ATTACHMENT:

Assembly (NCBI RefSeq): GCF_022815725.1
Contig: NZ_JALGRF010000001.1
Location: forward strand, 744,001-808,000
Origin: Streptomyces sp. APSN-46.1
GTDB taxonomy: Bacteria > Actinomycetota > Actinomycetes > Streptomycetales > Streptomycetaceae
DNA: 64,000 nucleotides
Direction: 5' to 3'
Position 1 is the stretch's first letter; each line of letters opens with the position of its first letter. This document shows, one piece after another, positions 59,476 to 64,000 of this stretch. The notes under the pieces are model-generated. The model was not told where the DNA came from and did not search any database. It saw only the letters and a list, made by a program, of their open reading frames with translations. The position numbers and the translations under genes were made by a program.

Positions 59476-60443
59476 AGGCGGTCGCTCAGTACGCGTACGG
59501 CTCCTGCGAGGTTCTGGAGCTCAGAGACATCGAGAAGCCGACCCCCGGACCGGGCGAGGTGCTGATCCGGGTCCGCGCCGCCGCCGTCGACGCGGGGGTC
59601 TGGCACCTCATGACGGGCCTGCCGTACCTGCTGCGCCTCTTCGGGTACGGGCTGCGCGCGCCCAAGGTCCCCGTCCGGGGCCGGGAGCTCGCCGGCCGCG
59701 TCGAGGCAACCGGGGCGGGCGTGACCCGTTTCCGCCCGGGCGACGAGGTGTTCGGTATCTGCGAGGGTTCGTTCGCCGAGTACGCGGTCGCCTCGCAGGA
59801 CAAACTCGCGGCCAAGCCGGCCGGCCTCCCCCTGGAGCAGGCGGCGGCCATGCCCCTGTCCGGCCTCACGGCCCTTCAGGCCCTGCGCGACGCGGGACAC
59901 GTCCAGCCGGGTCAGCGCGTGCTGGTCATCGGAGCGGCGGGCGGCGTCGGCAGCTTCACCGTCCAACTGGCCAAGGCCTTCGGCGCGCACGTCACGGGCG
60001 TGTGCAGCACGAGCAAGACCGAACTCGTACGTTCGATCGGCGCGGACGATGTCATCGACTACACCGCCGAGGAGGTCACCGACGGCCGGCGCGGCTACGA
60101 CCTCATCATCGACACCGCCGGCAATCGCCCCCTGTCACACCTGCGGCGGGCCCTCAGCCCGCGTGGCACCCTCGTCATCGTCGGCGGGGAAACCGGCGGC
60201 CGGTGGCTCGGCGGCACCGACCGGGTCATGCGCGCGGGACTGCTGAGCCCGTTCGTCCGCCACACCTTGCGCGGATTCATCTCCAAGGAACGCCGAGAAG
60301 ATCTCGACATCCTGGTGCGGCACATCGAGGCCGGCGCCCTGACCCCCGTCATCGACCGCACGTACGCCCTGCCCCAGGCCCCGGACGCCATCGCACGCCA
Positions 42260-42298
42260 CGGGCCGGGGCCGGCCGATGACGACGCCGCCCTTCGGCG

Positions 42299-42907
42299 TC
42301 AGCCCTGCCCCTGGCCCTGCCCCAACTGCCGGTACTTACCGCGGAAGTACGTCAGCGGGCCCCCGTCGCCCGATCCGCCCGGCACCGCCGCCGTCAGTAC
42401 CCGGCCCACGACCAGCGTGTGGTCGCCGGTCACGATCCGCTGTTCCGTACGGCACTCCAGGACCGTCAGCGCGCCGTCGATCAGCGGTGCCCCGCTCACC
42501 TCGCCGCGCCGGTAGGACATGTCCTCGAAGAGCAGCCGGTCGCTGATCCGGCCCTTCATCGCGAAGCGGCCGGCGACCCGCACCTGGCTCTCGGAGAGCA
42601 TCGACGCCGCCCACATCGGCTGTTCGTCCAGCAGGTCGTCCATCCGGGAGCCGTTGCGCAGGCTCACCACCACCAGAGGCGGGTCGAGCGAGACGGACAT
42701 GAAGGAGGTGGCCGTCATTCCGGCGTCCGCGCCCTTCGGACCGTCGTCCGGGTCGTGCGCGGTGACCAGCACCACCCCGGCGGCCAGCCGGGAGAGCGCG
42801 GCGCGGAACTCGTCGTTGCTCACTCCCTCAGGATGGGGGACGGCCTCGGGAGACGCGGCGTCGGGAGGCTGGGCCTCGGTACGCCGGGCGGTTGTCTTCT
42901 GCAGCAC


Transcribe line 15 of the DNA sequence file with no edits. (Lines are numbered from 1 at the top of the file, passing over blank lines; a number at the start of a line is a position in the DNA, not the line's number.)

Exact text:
59901 GTCCAGCCGGGTCAGCGCGTGCTGGTCATCGGAGCGGCGGGCGGCGTCGGCAGCTTCACCGTCCAACTGGCCAAGGCCTTCGGCGCGCACGTCACGGGCG